Everybody in Chicago knows that spring doesn’t start when the calendar hits March 20. With typically wonky (and unwelcome) wintry weather, warm weather is often delayed a few weeks until that precise moment everybody realizes we’ve endured another chill and light jacket weather is here to stay. Unlike that unreliable and wildly inconsistent groundhog, restaurants in Chicago are solid indicators for spring weather, based on their hours, patios and menus. From gelato shops opening up for the year to seasonal lunch service and rooftop bars, these are the surest signs of spring in Chicago restaurants.
One of the best indicators that spring is here is the simple fact that it’s no longer too cold to enjoy ice cream and gelato without freezing to death. Along with other prized seasonal gems like Miko’s Italian Ice and Scooter’s Frozen Custard, Black Dog Gelato is emerging from hibernation and coming back for the year. Swing by the Ukrainian Village shop for a taste of peanut butter lavender marshmallow gelato, blueberry French toast, sesame fig chocolate chip or any other oddball combo of chilly deliciousness.
The Most Iconic Patios:
It’s probably because Chicagoans have so much pent up energy accumulated during winter, but we really love patios. To the point that we’ll happily sit underneath a roaring El track if it means we can dine al fresco. There are patios all over the city come spring, but few are as iconic as the ones at Tavern on Rush, Big Star and Parson’s Chicken & Fish. They’re all so different, all in different neighborhoods, but in their own ways they capture the essence of spring. In the Gold Coast, diners starving for Vitamin D flock to the massive patio anchoring the Viagra Triangle. Customers do likewise in Wicker Park at Big Star, and in Logan Square for Parson’s.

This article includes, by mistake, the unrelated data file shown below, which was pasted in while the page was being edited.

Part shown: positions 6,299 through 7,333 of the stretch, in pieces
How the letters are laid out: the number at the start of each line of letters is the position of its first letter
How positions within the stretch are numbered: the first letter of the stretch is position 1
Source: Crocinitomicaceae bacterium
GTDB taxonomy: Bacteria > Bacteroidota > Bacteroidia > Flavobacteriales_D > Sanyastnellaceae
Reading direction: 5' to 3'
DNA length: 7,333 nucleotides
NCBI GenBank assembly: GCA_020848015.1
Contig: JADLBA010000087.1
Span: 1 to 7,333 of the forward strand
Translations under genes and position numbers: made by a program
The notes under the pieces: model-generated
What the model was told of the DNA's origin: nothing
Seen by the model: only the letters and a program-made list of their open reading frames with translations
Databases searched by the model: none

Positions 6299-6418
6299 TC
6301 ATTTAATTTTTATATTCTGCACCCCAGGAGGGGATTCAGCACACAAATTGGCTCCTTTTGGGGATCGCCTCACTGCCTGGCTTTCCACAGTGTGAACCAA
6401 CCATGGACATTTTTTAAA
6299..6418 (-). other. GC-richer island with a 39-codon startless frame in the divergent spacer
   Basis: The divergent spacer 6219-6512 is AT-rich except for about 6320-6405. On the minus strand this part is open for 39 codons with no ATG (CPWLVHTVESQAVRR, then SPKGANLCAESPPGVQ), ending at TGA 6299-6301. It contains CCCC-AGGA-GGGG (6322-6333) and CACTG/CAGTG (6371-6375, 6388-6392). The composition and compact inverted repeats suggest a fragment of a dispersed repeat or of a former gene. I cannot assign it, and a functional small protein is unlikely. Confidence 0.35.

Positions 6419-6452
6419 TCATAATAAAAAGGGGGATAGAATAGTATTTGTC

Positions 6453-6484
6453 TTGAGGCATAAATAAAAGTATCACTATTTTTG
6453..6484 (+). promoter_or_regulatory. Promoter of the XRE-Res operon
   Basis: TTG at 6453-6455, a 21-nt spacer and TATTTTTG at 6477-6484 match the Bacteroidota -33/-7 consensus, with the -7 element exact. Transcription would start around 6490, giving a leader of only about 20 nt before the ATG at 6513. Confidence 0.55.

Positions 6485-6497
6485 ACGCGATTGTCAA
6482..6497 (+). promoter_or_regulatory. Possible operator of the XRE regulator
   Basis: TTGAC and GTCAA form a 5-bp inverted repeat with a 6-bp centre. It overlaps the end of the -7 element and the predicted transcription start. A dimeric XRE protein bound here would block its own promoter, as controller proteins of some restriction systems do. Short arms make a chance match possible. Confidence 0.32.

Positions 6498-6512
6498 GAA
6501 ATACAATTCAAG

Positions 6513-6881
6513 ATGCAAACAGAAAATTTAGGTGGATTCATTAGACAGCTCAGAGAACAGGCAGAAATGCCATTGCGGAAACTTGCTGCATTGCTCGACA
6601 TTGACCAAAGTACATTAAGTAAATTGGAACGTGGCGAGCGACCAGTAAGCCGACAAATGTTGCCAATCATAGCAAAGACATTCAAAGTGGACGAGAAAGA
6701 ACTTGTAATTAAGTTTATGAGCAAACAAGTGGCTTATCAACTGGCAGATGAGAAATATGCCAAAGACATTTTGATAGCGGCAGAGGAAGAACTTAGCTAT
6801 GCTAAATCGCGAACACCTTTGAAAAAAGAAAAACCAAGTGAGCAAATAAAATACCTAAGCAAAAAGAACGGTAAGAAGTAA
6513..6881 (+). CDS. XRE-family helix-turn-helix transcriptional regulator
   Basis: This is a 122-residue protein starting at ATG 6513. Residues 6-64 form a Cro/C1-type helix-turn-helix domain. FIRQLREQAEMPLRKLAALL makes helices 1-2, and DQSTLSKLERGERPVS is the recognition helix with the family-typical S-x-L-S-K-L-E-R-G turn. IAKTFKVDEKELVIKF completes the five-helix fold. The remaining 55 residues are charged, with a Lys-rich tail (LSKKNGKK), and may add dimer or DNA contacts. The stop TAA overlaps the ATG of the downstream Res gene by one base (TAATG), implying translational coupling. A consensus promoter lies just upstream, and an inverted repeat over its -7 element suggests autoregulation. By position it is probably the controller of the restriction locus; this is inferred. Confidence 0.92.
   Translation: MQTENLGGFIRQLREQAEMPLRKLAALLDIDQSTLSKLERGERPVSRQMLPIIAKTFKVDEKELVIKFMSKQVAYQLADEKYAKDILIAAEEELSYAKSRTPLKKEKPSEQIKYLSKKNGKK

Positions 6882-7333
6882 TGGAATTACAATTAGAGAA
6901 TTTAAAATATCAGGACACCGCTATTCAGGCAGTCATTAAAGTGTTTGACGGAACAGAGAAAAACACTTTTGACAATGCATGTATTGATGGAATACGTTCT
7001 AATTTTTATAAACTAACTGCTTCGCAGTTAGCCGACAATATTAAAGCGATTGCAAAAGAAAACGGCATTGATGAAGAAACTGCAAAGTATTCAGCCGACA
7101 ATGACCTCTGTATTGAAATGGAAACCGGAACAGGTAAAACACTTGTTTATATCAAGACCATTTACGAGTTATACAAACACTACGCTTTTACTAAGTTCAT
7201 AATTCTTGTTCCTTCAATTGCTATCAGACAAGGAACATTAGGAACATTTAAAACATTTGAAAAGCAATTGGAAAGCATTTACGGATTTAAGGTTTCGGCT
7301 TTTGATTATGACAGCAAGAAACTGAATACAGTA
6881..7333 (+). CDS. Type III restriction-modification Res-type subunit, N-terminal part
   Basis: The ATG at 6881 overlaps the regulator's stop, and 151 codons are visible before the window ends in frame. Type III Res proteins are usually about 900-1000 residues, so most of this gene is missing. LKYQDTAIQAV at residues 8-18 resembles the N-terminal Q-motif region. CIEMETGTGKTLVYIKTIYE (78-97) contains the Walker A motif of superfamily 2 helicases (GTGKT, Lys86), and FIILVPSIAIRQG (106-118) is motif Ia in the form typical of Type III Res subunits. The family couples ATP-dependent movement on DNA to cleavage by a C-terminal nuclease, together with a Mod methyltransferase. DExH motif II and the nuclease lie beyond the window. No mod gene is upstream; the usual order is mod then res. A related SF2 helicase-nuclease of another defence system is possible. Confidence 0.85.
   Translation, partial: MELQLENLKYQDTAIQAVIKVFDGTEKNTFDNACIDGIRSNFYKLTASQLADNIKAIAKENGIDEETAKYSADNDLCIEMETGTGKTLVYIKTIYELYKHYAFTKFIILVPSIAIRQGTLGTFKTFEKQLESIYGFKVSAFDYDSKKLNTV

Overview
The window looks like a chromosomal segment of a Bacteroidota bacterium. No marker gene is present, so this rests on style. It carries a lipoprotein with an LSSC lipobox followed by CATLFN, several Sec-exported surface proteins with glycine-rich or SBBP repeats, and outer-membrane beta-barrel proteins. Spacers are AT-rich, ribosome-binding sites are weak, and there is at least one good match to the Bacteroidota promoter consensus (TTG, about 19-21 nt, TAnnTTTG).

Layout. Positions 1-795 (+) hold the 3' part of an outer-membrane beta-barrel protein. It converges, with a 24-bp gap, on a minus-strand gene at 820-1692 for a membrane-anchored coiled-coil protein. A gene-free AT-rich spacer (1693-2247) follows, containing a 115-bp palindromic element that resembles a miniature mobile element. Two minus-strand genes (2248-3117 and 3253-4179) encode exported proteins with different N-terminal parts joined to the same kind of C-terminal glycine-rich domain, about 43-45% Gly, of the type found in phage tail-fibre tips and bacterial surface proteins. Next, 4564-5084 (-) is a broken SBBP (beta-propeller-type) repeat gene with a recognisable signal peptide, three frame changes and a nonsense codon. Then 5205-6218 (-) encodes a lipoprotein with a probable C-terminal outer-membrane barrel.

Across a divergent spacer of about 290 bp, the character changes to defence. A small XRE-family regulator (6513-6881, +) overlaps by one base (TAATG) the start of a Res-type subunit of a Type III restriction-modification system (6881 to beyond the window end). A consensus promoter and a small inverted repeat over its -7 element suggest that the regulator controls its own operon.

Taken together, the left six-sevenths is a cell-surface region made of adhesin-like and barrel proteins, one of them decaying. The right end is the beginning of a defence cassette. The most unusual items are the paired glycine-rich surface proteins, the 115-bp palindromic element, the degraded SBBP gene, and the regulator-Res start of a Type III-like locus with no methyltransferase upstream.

When lunch service returns to this iconic, enduring River North restaurant, you know it’s time to stow the winter coats. Fusing seasonal, contemporary American cuisine with flavors of the Mediterranean, NAHA makes for one of the best full-service lunch experiences downtown; diners can always count on masterpieces from chef Carrie Nahabedian. The new lunch menu features plenty to savor for the season, including a warm puffed French Alpine-inspired savory torte with Tomme de Crayeuse cheese, slab bacon, ramps and chives; risotto with green garlic and nettles; and a ricotta cake with olive oil ice cream, poached apricots, sweet polenta, limoncello and salted Marcona almonds.
The nifty thing about the J. Parker, the bar perched atop the Hotel Lincoln, is that the terrace space is open year round thanks to a glass covering that maintains the stunning Lincoln Park views while shielding customers from sub-zero temperatures. But really, there’s nothing that can really compare to an open air rooftop bar, and that day when the J. Parker reels in its retractable facade is a day to celebrate. Now patrons can lounge around the massive sunny space while sipping cocktails like the Suffragette City made with Ketel One, Chareau aloe liqueur, strawberry shrub, mint and lime.
After months of infrequent indoor events, it’s time once again for farmers’ markets to return to their rightful posts outdoors. The season starts again for Chicago’s biggest and most popular farmers’ market, Green City, on May 7 in its Lincoln Park home. Hope you’re not claustrophobic, because opening day is always a jam-packed event filled with produce-shoppers, strollers, leashed dogs, chefs and vendors. As crowded as things can get, especially on Saturday markets, there’s something so excitingly vigorous about shopping outside for strawberries directly from farmers again.
What swimsuit season? Just because the weather has warmed doesn’t mean you have to part with your hot chocolate cravings for the year. At Katherine Anne Confections, aka the closest thing to Willy Wonka you’ll find in Chicago, the chocolatiers beckon spring by swapping out their thick-as-fudge hot chocolate for an equally indulgent drinking chocolate. The cool, milkshake-like beverage is made with chocolate ganache (no cocoa powder here!), cream, salt, vanilla and milk, all blended together with various truffles.
Chicago chocolatier Katherine Duncan uses local cream, organic sugar, local fruits and herbs to make hand-dipped truffles, soft honey caramels, and pillowy artisanal marshmallows. She also teaches classes for groups.